Difference between revisions of "Graduate Logic Seminar"

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Sign up for the graduate logic seminar mailing list:  join-grad-logic-sem@lists.wisc.edu
 
Sign up for the graduate logic seminar mailing list:  join-grad-logic-sem@lists.wisc.edu
  
== Fall 2021 tentative schedule ==
+
== Spring 2022 ==
  
To see what's happening in the Logic qual preparation sessions click [[Logic Qual Prep|here]].
+
The graduate logic seminar this semester will be run as MATH 975. Please enroll if you wish to participate.
  
=== September 14 - organizational meeting ===
+
We plan to cover the first 9 parts of [https://blog.nus.edu.sg/matwong/teach/modelarith/ Tin Lok Wong's notes], as well as a few other relevant topics which are not covered in the notes:
 +
* Properness of the induction/bounding hierarchy (chapter 10 of Models of Peano Arithmetic by Kaye is a good source)
 +
* Tennenbaum's theorem (this is a quick consequence of the main theorem of part 4, so it should be combined with part 4 or part 5)
 +
* Other facts found in chapter 1 of [http://homepages.math.uic.edu/~marker/marker-thesis.pdf David Marker's thesis].
  
We met to discuss the schedule.
+
=== January 25 - organizational meeting ===
  
=== September 28 - Ouyang Xiating ===
+
We will meet to assign speakers to dates.
  
Title: First-order logic, database and consistent query answering
+
=== February 1 - Steffen Lempp ===
  
Abstract: Databases are a crucial component of many (if not all) modern
+
Professor Lempp will give an overview of the topics we will cover.
applications. In reality, the data stored are often dirty and contain
 
duplicated/missing entries, and it is a natural practice to clean the data
 
first before executing the query. However, the same query might return
 
different answers on different cleaned versions of the dataset. It is then
 
helpful to compute the consistent answers: the query answers that will always
 
be returned, regardless of how the dirty data is cleaned. In this talk, we
 
first introduce the connection between first-order logic and query languages
 
on databases, and then discuss the problem of Consistent Query Answering
 
(CQA): How to compute consistent answers on dirty data? Finally, we show
 
when the CQA problem can be solved using first-order logic for path queries.
 
 
 
=== October 12 - Karthik Ravishankar ===
 
 
 
Title: Notions of randomness for subsets of the Natural Numbers
 
 
 
Abstract: There are a number of notions of randomness of sets of natural numbers. These notions have been defined based on what a 'random object' should behave like such as being 'incompressible' or being 'hard to predict' etc. There is often a interplay between computability and randomness aspects of subsets of natural numbers. In this talk we motivate and present a few different notions of randomness and compare their relative strength.
 
 
 
=== October 26 - no seminar ===
 
 
 
=== November 9 - Antonio Nákid Cordero ===
 
 
 
Title: Martin's Conjecture: On the uniqueness of the Turing jump
 
 
 
Abstract: The partial order of the Turing degrees is well-known to be extremely complicated. However, all the Turing degrees that appear "naturally" in mathematics turn out to be well-ordered. In the '70s, Martin made a sharp conjecture explaining this phenomenon, the prime suspect: the Turing jump. This talk will explore the precise statement of Martin's conjecture and the interesting mathematics that surround it.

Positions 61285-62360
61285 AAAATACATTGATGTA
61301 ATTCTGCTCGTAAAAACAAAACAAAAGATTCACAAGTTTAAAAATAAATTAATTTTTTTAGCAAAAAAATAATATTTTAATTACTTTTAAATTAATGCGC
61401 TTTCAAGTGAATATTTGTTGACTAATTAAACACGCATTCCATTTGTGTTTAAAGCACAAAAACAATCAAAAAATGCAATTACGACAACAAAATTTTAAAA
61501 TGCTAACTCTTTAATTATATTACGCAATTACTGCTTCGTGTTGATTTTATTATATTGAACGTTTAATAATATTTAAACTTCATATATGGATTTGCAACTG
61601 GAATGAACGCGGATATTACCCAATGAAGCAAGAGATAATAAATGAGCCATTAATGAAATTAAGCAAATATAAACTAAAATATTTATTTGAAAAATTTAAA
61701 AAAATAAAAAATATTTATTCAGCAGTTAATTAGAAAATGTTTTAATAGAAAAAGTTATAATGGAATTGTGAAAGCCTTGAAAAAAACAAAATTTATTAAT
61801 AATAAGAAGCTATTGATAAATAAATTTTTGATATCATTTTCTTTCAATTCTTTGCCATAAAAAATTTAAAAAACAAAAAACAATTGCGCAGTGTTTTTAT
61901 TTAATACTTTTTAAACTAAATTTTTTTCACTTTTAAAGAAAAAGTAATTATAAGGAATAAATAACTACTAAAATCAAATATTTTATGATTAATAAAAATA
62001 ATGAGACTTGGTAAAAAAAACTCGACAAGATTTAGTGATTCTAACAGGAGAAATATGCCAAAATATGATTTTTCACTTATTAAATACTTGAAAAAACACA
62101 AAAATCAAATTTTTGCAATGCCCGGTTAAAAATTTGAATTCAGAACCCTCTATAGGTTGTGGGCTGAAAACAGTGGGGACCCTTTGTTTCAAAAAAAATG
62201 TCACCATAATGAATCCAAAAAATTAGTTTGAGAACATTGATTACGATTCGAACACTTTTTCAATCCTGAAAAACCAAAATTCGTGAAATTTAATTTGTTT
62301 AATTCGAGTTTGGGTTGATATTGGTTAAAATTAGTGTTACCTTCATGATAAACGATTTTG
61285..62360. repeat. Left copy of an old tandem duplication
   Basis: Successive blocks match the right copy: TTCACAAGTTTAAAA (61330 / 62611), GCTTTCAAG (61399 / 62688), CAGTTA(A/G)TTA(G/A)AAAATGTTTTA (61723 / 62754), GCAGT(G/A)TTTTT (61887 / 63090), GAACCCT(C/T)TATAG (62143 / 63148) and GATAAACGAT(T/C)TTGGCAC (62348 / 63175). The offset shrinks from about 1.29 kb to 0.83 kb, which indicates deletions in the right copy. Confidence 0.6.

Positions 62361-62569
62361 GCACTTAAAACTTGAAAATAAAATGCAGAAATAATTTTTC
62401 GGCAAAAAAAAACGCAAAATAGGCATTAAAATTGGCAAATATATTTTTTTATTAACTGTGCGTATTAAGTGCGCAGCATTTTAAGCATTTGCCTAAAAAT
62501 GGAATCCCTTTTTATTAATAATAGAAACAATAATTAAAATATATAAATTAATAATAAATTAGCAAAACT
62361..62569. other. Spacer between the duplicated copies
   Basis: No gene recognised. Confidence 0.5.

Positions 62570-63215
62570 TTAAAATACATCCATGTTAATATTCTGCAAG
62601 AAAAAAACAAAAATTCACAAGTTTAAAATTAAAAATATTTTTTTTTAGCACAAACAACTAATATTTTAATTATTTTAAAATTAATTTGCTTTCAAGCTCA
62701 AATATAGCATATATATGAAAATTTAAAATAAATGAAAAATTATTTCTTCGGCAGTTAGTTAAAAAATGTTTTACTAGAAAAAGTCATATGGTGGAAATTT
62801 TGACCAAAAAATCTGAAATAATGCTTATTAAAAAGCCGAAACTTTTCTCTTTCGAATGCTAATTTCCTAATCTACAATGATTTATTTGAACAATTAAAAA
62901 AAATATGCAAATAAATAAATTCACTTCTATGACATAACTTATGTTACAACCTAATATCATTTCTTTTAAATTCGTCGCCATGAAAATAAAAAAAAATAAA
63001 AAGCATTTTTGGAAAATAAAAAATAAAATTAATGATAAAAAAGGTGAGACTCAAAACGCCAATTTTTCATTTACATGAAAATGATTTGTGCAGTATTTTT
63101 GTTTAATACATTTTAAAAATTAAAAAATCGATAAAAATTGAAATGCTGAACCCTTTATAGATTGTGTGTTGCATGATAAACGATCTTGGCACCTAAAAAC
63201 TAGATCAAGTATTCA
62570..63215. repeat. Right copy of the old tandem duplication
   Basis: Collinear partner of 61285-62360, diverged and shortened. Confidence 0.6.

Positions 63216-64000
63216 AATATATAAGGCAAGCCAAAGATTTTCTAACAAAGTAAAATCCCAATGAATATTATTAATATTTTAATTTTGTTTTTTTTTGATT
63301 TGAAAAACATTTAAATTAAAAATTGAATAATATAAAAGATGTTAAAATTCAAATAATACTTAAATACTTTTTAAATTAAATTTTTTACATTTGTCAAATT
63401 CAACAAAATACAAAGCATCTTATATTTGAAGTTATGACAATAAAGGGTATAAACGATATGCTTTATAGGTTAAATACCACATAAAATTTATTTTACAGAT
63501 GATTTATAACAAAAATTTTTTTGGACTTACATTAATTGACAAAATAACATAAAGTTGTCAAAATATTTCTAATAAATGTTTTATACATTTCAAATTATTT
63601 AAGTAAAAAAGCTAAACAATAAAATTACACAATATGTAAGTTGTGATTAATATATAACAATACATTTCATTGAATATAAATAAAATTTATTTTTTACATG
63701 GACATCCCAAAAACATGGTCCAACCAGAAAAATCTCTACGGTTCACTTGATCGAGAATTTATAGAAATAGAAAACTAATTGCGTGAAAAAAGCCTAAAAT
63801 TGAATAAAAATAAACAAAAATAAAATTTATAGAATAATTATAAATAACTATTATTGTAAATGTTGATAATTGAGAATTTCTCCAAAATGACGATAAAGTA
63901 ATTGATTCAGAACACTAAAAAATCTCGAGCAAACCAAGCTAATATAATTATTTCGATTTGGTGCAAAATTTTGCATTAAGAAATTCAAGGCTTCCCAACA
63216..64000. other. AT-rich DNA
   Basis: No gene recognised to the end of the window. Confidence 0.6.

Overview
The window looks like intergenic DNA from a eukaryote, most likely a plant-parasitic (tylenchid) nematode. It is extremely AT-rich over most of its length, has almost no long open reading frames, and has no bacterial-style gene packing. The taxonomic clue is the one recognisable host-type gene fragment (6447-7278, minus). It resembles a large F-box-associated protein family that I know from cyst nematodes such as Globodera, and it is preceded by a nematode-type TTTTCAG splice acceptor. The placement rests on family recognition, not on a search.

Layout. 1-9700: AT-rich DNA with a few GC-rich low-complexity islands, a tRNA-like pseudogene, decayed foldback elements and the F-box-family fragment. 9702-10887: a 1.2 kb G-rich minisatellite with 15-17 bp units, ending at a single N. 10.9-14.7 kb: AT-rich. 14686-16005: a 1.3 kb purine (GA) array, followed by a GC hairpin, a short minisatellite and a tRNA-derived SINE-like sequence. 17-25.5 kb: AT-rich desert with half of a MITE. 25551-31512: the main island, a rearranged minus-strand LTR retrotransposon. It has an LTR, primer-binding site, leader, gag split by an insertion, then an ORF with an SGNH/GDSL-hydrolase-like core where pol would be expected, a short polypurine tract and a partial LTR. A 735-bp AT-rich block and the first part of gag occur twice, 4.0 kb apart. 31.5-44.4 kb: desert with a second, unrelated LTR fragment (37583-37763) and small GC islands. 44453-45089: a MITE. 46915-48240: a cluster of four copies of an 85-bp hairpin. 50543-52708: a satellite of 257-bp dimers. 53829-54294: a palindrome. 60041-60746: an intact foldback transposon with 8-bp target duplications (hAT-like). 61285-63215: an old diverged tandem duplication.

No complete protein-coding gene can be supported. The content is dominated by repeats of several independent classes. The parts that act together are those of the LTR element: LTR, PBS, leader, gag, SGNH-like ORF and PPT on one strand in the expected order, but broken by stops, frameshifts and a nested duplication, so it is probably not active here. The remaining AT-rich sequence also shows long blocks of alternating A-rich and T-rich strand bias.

=== November 23 - Antonio Nákid Cordero ===
 
 
 
Title: Two Perspectives on Martin's Conjecture.
 
 
 
Abstract: This time we will dive deeper into the recent developments around Martin's Conjecture. We will focus on two main themes: the uniformity assumption, and the interaction of Martin's conjecture with the theory of countable Borel equivalence relations.
 
 
 
=== December 7 - John Spoerl ===
 
 
 
Title: Cardinals Beyond Choice and Inner Model Theory
 
 
 
Abstract: This talk will be a general introduction and overview of large cardinal axioms which violate the axiom of choice and their impact on the project of inner model theory.
 
  
 
== Previous Years ==
 
== Previous Years ==
  
 
The schedule of talks from past semesters can be found [[Graduate Logic Seminar, previous semesters|here]].
 
The schedule of talks from past semesters can be found [[Graduate Logic Seminar, previous semesters|here]].

Revision as of 14:06, 18 January 2022

The Graduate Logic Seminar is an informal space where graduate students and professors present topics related to logic which are not necessarily original or completed work. This is a space focused principally on practicing presentation skills or learning materials that are not usually presented in a class.

  • When: Tuesdays 4-5 PM
  • Where: Van Vleck 901
  • Organizers: Jun Le Goh

The talk schedule is arranged at the beginning of each semester. If you would like to participate, please contact one of the organizers.

Sign up for the graduate logic seminar mailing list: join-grad-logic-sem@lists.wisc.edu

Spring 2022

The graduate logic seminar this semester will be run as MATH 975. Please enroll if you wish to participate.

We plan to cover the first 9 parts of Tin Lok Wong's notes, as well as a few other relevant topics which are not covered in the notes:

  • Properness of the induction/bounding hierarchy (chapter 10 of Models of Peano Arithmetic by Kaye is a good source)
  • Tennenbaum's theorem (this is a quick consequence of the main theorem of part 4, so it should be combined with part 4 or part 5)
  • Other facts found in chapter 1 of David Marker's thesis.

January 25 - organizational meeting

We will meet to assign speakers to dates.

February 1 - Steffen Lempp

Professor Lempp will give an overview of the topics we will cover.

Previous Years

The schedule of talks from past semesters can be found here.